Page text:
World's first smart toothbrush tracks dental health

The invention of a smart toothbrush means you can share dental updates with your dentist.
Photo / Thinkstock
The invention of a smart toothbrush means you can share dental updates with your dentist. Photo / Thinkstock

The world's first smart toothbrush has been unveiled, allowing you to improve your dental hygiene while sharing the results online with a dentist or your friends.

Dental cleaning sessions last two minutes, divided into four 30-second segments, one for each corner of your mouth.

Shown off on the opening day of the four-day World Mobile Congress in Barcelona, Spain, the brush is connected by Bluetooth wireless technology to your smartphone, and thus to the network.

"It is a world first," said Michael Cohen-Dumani, head of Procter & Gamble's Oral-B brand, which plans to sell the product in Europe, the United States and Asia from June.

Selling for US$300, the brush relays your toothbrushing activity to an app on the smartphone, recording whether you respect the two-minute rule and whether you brush hard, but not too hard.

A mobile device attached to a toothbrush will keep track of your dental health.
Photo / AFP
A mobile device attached to a toothbrush will keep track of your dental health. Photo / AFP

If the results are satisfactory, a message appears on your smartphone: "Congratulations: your teeth are shining."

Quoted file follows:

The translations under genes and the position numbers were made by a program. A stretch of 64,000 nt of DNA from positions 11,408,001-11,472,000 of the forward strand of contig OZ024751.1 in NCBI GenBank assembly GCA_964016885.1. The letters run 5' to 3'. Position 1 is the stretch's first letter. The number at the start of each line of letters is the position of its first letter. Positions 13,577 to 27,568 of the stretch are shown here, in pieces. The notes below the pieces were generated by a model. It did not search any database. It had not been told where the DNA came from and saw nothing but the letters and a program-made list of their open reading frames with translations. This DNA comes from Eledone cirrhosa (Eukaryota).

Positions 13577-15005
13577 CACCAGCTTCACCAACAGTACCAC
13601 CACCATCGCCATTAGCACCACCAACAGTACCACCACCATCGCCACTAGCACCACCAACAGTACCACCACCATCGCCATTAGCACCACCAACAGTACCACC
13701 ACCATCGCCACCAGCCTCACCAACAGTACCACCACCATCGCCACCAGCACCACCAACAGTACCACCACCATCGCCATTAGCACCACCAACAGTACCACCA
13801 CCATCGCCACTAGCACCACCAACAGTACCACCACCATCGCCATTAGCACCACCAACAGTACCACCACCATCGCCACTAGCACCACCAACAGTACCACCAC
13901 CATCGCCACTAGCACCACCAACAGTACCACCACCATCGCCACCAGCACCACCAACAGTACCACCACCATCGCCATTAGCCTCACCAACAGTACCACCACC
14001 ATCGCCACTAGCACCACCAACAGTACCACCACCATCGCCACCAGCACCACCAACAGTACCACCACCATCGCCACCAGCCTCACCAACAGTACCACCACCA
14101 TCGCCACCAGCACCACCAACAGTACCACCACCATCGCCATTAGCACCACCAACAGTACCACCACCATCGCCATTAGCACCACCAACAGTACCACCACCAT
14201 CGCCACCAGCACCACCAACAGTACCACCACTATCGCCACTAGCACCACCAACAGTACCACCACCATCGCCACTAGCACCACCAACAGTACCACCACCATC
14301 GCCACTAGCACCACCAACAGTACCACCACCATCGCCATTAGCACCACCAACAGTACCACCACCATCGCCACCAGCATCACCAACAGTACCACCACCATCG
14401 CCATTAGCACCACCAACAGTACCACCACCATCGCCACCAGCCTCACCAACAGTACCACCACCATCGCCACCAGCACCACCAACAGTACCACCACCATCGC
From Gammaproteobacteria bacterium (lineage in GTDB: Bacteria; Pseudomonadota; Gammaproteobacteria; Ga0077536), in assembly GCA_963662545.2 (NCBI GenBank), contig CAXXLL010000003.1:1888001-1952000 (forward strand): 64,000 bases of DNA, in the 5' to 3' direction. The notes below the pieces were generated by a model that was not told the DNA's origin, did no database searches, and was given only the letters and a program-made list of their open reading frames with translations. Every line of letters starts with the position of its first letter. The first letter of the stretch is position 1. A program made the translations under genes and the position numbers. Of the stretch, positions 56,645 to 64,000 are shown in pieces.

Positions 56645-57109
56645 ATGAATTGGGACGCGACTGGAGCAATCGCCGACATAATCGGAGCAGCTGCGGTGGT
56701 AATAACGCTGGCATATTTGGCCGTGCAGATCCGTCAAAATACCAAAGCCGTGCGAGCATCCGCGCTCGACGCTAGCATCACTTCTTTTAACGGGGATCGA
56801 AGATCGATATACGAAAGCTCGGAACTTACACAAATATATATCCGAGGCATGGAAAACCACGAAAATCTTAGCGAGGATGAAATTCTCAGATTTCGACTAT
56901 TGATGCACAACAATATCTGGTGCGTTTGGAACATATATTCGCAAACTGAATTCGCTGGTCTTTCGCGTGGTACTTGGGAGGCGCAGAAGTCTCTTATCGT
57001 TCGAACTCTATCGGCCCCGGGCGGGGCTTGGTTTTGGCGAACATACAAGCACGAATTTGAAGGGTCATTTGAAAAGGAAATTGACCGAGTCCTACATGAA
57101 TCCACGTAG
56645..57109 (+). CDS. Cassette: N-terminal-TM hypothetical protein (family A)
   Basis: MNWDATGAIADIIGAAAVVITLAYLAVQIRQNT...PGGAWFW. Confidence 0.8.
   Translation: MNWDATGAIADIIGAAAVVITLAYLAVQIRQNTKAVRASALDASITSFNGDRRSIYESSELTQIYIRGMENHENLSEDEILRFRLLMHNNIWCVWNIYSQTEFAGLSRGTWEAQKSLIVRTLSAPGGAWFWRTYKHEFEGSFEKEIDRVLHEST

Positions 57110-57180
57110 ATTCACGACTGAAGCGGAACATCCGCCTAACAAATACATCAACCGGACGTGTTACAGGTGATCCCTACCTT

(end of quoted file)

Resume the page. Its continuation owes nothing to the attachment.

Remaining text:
It also lets you share the information on social networks or directly with your dentist.

"Today we can see the smartphone's potential to change people's habits," Cohen-Dumani said.

"It is really that trend towards the 'quantified self"', the desire to record everything, to follow your sports activities, the calories you consume or what you spend, thanks to new technologies.

The world's largest mobile fair is a showcase for that trend, with smartphone markers unveiling an array of smart watches and bracelets that can count your steps or track your heart rate, and even wifi-connected scales to keep an eye on your weight.

Larger objects, too, are getting hooked up to the network, from cars and fridges to a shop dressing room that lets you ask for new sizes and colours to try on without leaving the cabin.

- AFP

© Copyright 2014, APN New Zealand Limited

Assembled by: (static) on production bpcf05 at 24 Oct 2014 09:25:59 Processing Time: 425ms